In addition to the two GPIO lines needed for the display interface, I also needed 4 GPIO pins for button inputs. I needed 4 buttons; menu, value up, value down, and enter so the user could navigate the menus and change configuration values. I also need two outputs, one for the pump relay and one for the zone valve. I need one input for the flow meter leaving me 3 pins left on the Raspberry's header.
The moisture sensor I'm using is also available from Adafruit (https://www.adafruit.com/product/1298) and has an i2C "compatible" interface. What the manufacturer means is that it will tolerate being on an i2C bus but it won't respond to i2C commands. Rather it uses its own serial protocol. Windows 10 Core doesn't expose the i2C pins on the Pi for direct access rather hiding all of that from you behind the i2C API. So I couldn't manually manipulate the SDA and SCL pins meaning that I had to push the sensor over to two GPIO pins. I'm down to one remaining pin.
I still needed to know the ambient temperature and humidity. And while I could have gotten that from the Internet weather sources, that seems like cheating on a hardware project. So I added a Temperature and Humidity sensor from Sparkfun that they conveniently soldered to a breakout board. I chose this particular sensor because it has an I2C interface which meant I didn't have to fool around with another custom serial interface.
For this build, LEDs substitute for the Pump relay and the Zone control valve while a switch substitutes for the flow meter input. The schematic, however, shows the proper parts as does the BOM. If you are building this yourself and you need irrigation pump support, I suggest a zero-crossing Solid State relay for the pump motor rated for the appropriate horsepower. (There is one on the BOM... just observe load ratings!)
There are a couple of things the controller needs to know to run properly. For this first go of it, most everything is hard coded in the software. In the near future it will be upgraded to prompt the user the first time the application is run. It needs to know if you have a pump or not. It needs to know if you are using a flow meter and if so, how many pulses per liter the flow meter is setup for. And it needs to know your location so it can pull conditions and forecasts from the weather providers. This will all be done through the display and the four interface buttons right on the controller. No need to plug in a keyboard!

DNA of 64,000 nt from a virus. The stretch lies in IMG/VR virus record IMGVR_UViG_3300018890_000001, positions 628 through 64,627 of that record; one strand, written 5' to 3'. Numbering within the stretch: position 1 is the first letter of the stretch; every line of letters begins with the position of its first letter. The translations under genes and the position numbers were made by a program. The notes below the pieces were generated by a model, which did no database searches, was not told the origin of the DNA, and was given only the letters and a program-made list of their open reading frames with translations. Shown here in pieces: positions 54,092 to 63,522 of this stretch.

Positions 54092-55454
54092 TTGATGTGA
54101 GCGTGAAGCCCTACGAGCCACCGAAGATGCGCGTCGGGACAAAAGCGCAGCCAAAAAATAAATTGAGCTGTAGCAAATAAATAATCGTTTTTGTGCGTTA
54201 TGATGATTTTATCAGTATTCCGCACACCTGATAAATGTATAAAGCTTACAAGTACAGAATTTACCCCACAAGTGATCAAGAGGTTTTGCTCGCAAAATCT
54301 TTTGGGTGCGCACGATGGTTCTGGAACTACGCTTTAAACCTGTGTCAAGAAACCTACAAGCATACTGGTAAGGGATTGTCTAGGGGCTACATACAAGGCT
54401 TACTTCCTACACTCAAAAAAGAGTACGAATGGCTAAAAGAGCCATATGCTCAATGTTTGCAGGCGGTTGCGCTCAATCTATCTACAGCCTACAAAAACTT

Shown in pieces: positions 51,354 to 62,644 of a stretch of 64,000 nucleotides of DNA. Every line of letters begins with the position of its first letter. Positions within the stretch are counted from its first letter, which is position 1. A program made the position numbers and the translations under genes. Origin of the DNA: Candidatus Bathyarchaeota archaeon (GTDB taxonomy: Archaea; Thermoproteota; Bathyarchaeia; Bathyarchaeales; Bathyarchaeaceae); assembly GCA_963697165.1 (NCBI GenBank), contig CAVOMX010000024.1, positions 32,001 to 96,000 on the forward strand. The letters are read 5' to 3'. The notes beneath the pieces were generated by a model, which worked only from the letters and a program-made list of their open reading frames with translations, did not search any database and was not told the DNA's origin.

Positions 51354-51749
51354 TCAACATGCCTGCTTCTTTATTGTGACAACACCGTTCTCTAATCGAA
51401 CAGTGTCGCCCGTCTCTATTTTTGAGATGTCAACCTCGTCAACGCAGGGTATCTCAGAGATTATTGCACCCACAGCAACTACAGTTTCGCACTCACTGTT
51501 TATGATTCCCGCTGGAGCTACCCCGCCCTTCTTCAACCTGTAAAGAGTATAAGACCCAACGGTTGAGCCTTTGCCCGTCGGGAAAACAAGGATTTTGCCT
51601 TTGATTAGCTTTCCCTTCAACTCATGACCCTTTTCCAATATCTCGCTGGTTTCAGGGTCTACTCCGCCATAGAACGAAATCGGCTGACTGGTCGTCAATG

When operational, the controller is pretty much hands-off. That really is the goal of all of this. The display will show two states; the idle state and the cycle active state. In the idle state it will show you the ambient temp, soil moisture value, and the next time a watering cycle is scheduled, if one is scheduled. When a cycle is active, the display changes to show you the cycle run time and the amount of water that had been used to that point. At the end of the watering cycle, the controller will schedule another watering if appropriate.
Watering cycles are determined by several factors including soil moisture level, current and forecast temp, and the probability of rain in the forecast. If it looks like your plants don't need any water, the controller won't schedule a cycle.